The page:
Is Your Head in the Game?

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By Dayana Yochim (TMF School)
June 25, 2002

We don't mean to pry, but we have to ask: Are you in denial? Do you frequently make impulsive, self-destructive decisions? Do even the simplest tasks send you into a tailspin?

No, we haven't started the Fool Shrink Hotline... yet. (We're still trying to see if it's a viable business model.) We are, however, concerned about your savings attitude. 

According to the 2002 Retirement Confidence Survey (RCS), an annual study by the Employee Benefit Research Institute and the American Savings Education Council, the majority of people fall into five financial and retirement savings personality types. Each approaches retirement preparation in different ways.

Though there's no magic pill that'll cure your spendthrift ways, there are some relatively painless steps you can take to put yourself on more solid financial footing. Pour yourself a cup of chamomile tea and see if you recognize your savings habits in any of these money personality categories. Then, let's talk about your mother.

Planners: Did you always turn in your term papers a week before they were due? Then you're probably a "planner." When it comes to money, the RCS found that 23% of Americans are disciplined savers and believe that anyone can have a comfy retirement if they just plan and save. Planners are also financial risk takers, which, according to the RCS, means that they understand that putting money in the stock market will help them reach their savings goals. The Rx: Help one of the other financial personality types below.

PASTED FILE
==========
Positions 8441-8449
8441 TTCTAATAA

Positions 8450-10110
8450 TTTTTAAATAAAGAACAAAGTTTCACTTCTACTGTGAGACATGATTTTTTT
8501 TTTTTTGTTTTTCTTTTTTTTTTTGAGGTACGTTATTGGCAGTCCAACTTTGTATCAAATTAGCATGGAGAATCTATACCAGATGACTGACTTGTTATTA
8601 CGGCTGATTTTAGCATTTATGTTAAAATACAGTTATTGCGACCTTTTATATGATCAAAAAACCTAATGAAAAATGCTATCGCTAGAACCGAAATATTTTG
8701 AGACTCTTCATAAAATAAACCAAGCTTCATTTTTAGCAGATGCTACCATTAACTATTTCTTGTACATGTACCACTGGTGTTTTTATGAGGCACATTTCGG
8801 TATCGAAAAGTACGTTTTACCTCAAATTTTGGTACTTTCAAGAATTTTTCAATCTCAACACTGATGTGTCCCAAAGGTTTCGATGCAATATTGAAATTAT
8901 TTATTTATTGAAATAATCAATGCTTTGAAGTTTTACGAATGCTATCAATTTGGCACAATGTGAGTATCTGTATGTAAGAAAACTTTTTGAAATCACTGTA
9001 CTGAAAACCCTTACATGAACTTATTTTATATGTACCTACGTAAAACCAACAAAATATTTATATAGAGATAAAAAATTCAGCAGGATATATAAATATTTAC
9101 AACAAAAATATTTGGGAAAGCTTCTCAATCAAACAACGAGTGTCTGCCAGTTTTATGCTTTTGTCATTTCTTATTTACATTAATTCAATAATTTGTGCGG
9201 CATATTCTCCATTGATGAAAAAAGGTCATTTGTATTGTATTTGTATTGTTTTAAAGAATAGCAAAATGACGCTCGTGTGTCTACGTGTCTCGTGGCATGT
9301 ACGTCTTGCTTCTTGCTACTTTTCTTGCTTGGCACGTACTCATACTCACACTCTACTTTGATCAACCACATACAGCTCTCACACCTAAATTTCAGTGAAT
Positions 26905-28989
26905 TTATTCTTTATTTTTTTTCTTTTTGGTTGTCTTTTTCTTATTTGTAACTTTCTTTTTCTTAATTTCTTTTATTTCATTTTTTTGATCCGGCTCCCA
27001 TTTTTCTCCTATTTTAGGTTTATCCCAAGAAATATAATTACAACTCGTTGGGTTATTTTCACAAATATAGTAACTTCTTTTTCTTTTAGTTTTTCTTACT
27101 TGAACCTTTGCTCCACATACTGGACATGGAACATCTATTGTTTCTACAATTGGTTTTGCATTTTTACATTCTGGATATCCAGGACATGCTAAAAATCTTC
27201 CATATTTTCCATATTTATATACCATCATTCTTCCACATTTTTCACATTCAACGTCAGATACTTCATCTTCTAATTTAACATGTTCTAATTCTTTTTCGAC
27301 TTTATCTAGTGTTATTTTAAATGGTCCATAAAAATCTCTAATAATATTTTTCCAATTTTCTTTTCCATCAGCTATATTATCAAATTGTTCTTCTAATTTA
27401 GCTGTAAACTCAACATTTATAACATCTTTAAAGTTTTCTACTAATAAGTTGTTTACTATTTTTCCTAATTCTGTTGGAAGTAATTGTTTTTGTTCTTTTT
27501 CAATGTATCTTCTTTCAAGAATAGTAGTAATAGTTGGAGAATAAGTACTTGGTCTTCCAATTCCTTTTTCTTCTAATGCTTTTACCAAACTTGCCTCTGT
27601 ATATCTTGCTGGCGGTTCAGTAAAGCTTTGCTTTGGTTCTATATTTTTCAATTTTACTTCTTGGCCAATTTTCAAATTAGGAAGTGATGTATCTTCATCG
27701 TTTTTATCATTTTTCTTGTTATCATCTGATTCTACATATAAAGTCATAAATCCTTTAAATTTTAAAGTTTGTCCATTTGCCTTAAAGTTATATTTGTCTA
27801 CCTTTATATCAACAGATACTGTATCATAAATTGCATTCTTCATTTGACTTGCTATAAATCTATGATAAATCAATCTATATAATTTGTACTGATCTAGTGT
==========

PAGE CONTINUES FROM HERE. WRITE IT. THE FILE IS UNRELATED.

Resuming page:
Savers: Nineteen percent of Americans are cautious enough with their money that they are seldom caught financially off guard by an unexpected event. If you're a saver, we applaud your Boy Scout readiness. However, savers also tend to be risk-averse, making them hoard money in safe investment vehicles rather than invest it to grow over the long term. The Rx: Education. Understanding the risks of inflation and the beauty of long-term investing will help savers ease into the world of "planners."

Strugglers: The RCS found that 18% of Americans fall into this category. Strugglers are not generally impulse shoppers -- and many consider themselves disciplined savers. But they frequently suffer financial setbacks due to unexpected and costly events. The Rx: Set up an emergency stash to cover life's unavoidable financial hiccups.

Impulsives: Did you see the sale at Bloomingdales? Oops. Sorry 'bout that. Impulsives (24% of us) have the right idea -- they understand that a comfortable retirement is possible and are willing to take financial risks by investing their money in the stock market. Unfortunately, impulse buying derails their savings efforts. Rx: Plan, plan, plan. Set up a regular savings program by having your money automatically deducted from your paycheck and put into your company retirement plan.

Deniers: It kind of hurts our feelings, but 15% of Americans dislike financial planning. Sadly, deniers feel that a comfortable retirement is out of their reach and therefore choose not to address financial matters at all. They seldom plan ahead for even expected financial events like saving for college and covering themselves and loved ones with the proper insurance. The Rx: Education with a dollop of fun. This stuff doesn't have to be as dry as chalk. Calling all "deniers" to our 13 Steps!

After that, if you need a helping hand, check out TMF Money Advisor where an understanding soul -- who can walk you through even the most complex financial decisions -- is actually just a phone call away. (Hey, maybe this Fool Shrink idea will work out after all!)

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